For testing, 30000 questioned signature images obtained from the GPDS960signature database were used. The test data includes original signatures of GPDS960signature signers 301 to 700, simulated forgeries of each user and random signatures from users 701 to 960. The test files has been named c-xxxxx-yyy.bmp being xxxxx the number of file from 00001 to 30000 and yyy the id of the signer identity claimed from 301 to 700.

A Matlab scrip to read and display the trest images is provided: ReadTestSigantures.m

To evaluate your automatic signature verifier with the 4NSigComp2010 Scenario 2 database, a matlab program called EvaluateASV is provided. As it has been done, this program needs the program asv.m and the file “4nSigCompSignatureIdentification.mat” which contains the matrix called sign.

The program asv.m should be a matlab function defined as:

Function decision=asv(signature,id)

Where signature is the image of the signature to be verified and id is the identity claimed. Decision is supposed 1 if the signature is accepted as genuine and 0 if the signature is considered a forgery.

The mean of the sign matrix values are the next: The signature c-xxxx-yyy.bmp of the test set corresponds to the repetition sign(xxxx,2) of the signer sign(xxxx,1) in the GPDS 960Signature database; The yyy identity claimed by signature c-xxxx-yyy.bmp is equal to sign(xxxx,3). Finally, if sign(xxxx,4) is equal to 0 means that c-xxxx-yy.bmp is a genuine signature; if sign(xxxx,4) is equal to 1 means that c-xxxx-yyy.bmp is a imitation or simulated forgery while if sign(xxxx,4) is equal to 2 means that c-xxxx-yyy.bmp corresponds to random forgery.

For further information, please read [1].

[1] M. Blumenstein, Miguel A. Ferrer, J.F. Vargas, “The 4NSigComp2010 off-line signature verification competition: Scenario 2”, in proceedings of 12th International Conference on Frontiers in Handwriting Recognition, ISSBN: 978-0-7695-4221-8, pp. 721-726, Kolkata, India, 16-18 November 2010.

 

 

 

 

GPDS960GRAYsignature database

This database contains a gray level version of genuine signatures and imitations of the GPDS960Signature database.

 

Due to a move, unfortunately we lost the signatures of 79 users and 143 imitations of the remainder signers. So, the GPDS960GRAYsignature database consists of 881 users, 21144 genuine signatures and 26317 imitations. Total: 47485 signatures.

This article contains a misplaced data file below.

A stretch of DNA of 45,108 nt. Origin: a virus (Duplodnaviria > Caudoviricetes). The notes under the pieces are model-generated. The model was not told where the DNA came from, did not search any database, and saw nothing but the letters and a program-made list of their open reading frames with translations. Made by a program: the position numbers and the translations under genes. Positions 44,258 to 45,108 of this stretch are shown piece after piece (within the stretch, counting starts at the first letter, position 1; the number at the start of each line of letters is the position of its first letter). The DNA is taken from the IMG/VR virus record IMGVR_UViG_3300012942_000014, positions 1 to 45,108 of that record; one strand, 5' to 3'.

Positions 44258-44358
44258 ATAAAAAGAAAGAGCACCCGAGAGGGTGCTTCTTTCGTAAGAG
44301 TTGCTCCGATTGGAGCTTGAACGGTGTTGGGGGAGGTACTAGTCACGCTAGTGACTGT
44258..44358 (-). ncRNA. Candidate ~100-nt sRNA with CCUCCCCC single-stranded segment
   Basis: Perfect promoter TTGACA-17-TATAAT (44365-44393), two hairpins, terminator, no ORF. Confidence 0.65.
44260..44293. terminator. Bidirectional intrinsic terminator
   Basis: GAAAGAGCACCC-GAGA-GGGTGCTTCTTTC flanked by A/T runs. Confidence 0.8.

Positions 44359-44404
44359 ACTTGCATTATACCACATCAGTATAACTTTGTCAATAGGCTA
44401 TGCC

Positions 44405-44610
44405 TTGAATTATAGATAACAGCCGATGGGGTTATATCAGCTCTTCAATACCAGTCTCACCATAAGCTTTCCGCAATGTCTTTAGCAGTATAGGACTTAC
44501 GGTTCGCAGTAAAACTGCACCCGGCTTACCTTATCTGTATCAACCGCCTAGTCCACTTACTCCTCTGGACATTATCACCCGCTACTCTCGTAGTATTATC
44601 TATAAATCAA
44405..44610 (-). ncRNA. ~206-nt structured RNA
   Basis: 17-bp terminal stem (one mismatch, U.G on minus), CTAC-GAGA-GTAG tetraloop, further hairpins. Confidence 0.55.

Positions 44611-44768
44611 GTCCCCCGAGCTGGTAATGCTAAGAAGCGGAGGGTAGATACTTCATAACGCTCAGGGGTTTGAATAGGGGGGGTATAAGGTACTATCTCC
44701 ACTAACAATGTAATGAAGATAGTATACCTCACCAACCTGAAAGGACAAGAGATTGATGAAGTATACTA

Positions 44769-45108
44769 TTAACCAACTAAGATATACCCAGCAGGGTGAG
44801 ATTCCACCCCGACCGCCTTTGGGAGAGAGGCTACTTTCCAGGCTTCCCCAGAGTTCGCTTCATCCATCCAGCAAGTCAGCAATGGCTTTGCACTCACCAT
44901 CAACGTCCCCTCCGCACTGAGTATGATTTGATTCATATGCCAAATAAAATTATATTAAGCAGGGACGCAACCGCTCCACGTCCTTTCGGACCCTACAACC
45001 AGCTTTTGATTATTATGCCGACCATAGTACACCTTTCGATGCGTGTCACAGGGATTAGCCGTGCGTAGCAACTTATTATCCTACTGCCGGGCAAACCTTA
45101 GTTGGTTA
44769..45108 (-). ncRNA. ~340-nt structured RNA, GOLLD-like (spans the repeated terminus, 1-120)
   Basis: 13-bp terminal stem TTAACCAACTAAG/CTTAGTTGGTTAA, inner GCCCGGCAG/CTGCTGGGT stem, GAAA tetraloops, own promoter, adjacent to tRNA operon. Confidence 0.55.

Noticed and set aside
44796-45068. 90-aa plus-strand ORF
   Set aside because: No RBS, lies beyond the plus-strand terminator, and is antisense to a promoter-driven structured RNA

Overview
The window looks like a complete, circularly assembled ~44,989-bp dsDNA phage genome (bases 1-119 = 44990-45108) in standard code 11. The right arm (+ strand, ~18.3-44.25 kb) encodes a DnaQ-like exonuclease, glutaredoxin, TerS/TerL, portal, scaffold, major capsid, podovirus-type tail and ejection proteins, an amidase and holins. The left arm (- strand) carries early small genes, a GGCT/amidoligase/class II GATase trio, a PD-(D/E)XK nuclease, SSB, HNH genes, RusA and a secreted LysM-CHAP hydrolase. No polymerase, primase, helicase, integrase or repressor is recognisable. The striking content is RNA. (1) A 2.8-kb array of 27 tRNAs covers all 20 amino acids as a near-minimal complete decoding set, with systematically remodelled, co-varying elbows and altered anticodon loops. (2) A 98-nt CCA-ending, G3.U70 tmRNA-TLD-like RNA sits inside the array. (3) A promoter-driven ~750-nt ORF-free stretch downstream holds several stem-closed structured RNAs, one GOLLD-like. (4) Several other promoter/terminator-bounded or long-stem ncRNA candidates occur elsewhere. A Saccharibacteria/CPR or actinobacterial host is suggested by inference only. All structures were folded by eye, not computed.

The lost users and imitations are specified in the ReadDatabase.m file.

 

 In this case, the signatures are in "png" format and have been scanned at 600 dpi. The files of the genuine signatures are named xxx\c-xxx-yy.png and the files of the forgeries are named xxx\cf-xxx-yy.png where xxx is the number of the signer and yy its repetition.

 

 This version of the data base has been obtained scanning the sheets again at 600dpi. So, the segmentation errors are supposed different to those of GPDS960Signature database

 

 This database has been used in:

 

 Miguel A. Ferrer, Francisco Vargas, Aythami Morales, Aaron Ordoñez, "Robustness of Off-line Signature Verification based on Gray Level Features", IEEE Transactions on Information Forensics and Security, vol. 7, no. 3, pp. 966-977, June 2012.

 

 

 

Checks database

 

This database contains 20 images: 12 bank checks and 8 invoices with varying degrees of background complexity.

 

This database has been used in the paper:

 

Miguel A. Ferrer, Francisco Vargas, Aythami Morales, Aaron Ordoñez, "Robustness of Off-line Signature Verification based on Gray Level Features", IEEE Transactions on Information Forensics and Security, vol. 7, no. 3, pp. 966-977, June 2012.

 

Please, refer to it if you use this database.

 

The submitted paper blended the MCYT (http://atvs.ii.uam.es/databases.jsp ) and GPDS960GRAYSignatures database with the check database to obtain a synthetic signature database with distorted gray levels. We used the multiply blend mode which multiplies the check image by the signature one. As we overlay gray level strokes, each stroke results in a new darker gray level.

 

The next Matlab files are provided:

 

1.      Read the check database divided in three gray level distortions as in the submitted paper: ReadCheckDatabase.m.

2.     Blend a signature with a given signature: BlendSignaturewithCheck.m

3.     As we have used texture parameters based on Local Binary Patterns (LB), Local Directional Pattern (LDP) and Local Derivative Pattern (LDerivP), the programs to work them out are also provided in the next Matlab files: LBP.m, LDP.m and LDeriv.m

 

CHECKS DATABASE

 

 

 

 

grupo de procesado digital de señales
departamento de señales y comunicaciones
Campus de Tafira, 35017 - Las Palmas

Phone: +34 928 451 269   fax: +34 928 451 243
email: gpds@gi.ulpgc.es